A lonely young calf longs to join the other cows he sees playing in the pasture across the road in Mona K. McVay’s children’s book Little Moo’s Big Adventure.
Day after day, Little Moo watches the cows across the road happily playing together. When he asks his mom if he can jump the fence to join them, she answers “no,” citing the dangers. But when she’s asleep, he unsuccessfully attempts to jump the fence.
The next day, he talks to Mr. Owl, Mr. Horse, and Mrs. Goose about escaping, and the three repeat versions of the proverb: “the grass is always greener on the other side.” Undaunted, Little Moo digs underneath both fences after a rain and finally makes it in. Here he meets Missy, a “cute, tan girl cow.” Meanwhile, another cow warns: “You can’t stay here in this field unless you want to…end up as a T-bone steak.” Eventually, Missy escapes her field, where cows are often taken to slaughter, to join Little Moo in his safe pasture.
Little Moo is an endearing character, but unfortunately, the story raises many unanswered questions: Why aren’t the cows in Little Moo’s pasture afraid they might be eaten? Are they milking cows? Why didn’t Little Moo wait until the gate was open and simply walk through? (After all, he tells Missy that when his owners leave, “they usually leave the gate open.”) And when Mrs. Goose tells Little Moo that “God provides for us very well here…,” readers will wonder: why doesn’t God protect the cows across the road from being slaughtered?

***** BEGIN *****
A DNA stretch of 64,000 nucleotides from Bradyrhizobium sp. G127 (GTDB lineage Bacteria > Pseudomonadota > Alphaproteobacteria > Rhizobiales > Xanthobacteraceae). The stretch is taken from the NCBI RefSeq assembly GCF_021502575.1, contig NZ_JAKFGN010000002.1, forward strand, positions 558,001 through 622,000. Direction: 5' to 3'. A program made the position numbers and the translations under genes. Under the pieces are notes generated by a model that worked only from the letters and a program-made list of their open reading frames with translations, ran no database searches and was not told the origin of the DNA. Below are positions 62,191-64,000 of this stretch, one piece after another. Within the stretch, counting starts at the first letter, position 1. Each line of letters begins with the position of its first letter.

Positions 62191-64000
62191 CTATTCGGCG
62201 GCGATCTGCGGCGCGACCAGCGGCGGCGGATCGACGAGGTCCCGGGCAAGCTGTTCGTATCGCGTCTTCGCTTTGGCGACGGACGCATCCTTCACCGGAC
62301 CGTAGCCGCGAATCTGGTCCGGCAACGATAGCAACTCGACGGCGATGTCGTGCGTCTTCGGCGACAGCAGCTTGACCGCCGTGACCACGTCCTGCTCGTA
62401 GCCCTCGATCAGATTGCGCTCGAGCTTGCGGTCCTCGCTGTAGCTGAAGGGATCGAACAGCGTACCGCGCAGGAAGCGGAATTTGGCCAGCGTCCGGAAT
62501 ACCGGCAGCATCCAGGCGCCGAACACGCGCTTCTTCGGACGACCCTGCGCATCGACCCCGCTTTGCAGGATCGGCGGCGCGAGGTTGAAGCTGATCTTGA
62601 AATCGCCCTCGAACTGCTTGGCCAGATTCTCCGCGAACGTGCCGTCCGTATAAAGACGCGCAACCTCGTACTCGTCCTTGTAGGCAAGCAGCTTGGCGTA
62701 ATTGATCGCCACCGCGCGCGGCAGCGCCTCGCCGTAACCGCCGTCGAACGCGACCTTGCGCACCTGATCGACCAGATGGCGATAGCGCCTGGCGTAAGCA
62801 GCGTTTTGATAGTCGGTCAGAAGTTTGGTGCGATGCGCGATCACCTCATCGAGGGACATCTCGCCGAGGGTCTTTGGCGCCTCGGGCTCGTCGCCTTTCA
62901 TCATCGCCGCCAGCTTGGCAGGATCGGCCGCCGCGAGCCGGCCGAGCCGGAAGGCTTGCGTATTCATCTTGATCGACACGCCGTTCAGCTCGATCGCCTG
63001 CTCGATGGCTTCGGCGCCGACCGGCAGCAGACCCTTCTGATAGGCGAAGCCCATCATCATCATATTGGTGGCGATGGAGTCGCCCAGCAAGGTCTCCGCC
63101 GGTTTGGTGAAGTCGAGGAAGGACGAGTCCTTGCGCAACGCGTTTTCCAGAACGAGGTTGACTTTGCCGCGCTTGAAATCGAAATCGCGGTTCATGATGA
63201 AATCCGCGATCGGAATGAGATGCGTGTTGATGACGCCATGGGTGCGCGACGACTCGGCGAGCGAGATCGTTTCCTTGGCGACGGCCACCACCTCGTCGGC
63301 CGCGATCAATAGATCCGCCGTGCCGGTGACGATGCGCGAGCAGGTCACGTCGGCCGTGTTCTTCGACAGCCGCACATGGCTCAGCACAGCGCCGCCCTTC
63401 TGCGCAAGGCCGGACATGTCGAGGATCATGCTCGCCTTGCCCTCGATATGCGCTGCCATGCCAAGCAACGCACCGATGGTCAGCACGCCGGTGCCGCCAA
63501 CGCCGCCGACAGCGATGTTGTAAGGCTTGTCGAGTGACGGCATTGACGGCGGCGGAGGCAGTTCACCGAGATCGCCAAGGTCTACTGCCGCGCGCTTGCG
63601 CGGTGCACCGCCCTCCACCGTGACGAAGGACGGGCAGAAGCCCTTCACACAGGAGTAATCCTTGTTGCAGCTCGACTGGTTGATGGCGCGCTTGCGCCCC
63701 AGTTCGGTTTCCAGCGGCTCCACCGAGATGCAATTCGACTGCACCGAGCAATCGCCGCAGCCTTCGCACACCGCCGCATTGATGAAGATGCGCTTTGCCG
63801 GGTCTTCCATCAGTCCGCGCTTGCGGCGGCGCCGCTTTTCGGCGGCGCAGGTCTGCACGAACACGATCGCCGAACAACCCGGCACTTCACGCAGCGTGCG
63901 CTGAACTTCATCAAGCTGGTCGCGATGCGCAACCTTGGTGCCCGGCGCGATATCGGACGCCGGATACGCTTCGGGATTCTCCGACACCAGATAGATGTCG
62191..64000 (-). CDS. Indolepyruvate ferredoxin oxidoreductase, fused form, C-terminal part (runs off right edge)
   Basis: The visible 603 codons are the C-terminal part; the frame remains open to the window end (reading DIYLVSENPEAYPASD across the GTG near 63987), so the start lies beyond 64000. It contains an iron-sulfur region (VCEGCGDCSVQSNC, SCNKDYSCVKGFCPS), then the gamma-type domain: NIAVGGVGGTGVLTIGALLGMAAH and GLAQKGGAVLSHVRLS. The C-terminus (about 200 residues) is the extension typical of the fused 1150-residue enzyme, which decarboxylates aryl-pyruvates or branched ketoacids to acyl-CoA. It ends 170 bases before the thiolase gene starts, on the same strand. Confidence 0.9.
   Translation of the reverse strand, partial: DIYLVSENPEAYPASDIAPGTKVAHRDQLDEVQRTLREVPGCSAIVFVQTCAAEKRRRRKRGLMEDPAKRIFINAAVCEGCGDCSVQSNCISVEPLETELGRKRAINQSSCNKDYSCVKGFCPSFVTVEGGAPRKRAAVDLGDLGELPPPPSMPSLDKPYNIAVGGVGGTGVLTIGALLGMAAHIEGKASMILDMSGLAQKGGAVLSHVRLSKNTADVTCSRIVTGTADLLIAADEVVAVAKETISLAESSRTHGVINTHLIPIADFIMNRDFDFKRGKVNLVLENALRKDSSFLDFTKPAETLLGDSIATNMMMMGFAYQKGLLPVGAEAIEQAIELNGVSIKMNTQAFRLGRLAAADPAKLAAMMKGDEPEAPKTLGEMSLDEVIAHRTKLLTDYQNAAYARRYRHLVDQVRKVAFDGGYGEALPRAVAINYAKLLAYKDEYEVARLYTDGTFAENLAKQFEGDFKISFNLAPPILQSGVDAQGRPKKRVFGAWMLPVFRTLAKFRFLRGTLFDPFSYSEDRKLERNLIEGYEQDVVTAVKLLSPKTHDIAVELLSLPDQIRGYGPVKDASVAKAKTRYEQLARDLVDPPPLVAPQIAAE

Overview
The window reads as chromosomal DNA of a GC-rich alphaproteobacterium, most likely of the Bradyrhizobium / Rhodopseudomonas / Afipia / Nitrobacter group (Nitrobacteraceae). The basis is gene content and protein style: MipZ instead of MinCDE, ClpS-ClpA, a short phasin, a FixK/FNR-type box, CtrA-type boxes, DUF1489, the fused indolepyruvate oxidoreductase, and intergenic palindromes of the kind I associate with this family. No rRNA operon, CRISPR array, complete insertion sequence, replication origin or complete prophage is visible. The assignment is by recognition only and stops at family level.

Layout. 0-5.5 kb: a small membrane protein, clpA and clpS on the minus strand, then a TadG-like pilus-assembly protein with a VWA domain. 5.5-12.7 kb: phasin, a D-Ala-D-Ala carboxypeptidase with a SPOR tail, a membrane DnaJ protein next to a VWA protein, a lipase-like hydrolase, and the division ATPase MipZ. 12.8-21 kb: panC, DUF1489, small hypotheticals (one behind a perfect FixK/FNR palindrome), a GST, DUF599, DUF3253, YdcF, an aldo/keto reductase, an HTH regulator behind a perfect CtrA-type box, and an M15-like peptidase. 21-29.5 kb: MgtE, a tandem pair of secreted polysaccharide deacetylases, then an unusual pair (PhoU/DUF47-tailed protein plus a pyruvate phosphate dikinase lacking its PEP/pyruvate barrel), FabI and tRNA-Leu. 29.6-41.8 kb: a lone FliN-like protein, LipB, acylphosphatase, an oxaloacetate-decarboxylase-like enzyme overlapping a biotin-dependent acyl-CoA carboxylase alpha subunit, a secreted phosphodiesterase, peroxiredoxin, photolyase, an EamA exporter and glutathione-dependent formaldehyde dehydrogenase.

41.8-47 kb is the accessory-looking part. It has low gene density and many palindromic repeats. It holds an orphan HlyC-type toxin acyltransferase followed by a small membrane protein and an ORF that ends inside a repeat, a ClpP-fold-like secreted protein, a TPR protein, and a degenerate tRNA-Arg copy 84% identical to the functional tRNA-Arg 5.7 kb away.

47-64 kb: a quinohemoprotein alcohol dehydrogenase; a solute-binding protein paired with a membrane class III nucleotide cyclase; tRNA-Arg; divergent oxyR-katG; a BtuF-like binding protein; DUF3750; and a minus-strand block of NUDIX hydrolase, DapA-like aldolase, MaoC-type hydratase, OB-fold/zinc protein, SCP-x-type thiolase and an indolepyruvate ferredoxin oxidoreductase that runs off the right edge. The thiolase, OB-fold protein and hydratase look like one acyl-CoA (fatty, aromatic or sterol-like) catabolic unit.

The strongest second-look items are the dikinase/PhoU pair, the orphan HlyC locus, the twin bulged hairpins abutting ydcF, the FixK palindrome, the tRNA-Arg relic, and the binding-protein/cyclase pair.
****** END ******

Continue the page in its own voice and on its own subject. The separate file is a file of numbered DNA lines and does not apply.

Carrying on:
There’s also an inappropriate emphasis on the female cows’ appearances (e.g., when Little Moo tells Missy “I spotted you right off and just knew it would be worth coming over to check you out”).
Although the illustrations have a primitive charm, they lack professional polish.
Overall, the story requires revision for clarity and consistency before it’s likely to appeal to young readers.
Also available as an ebook.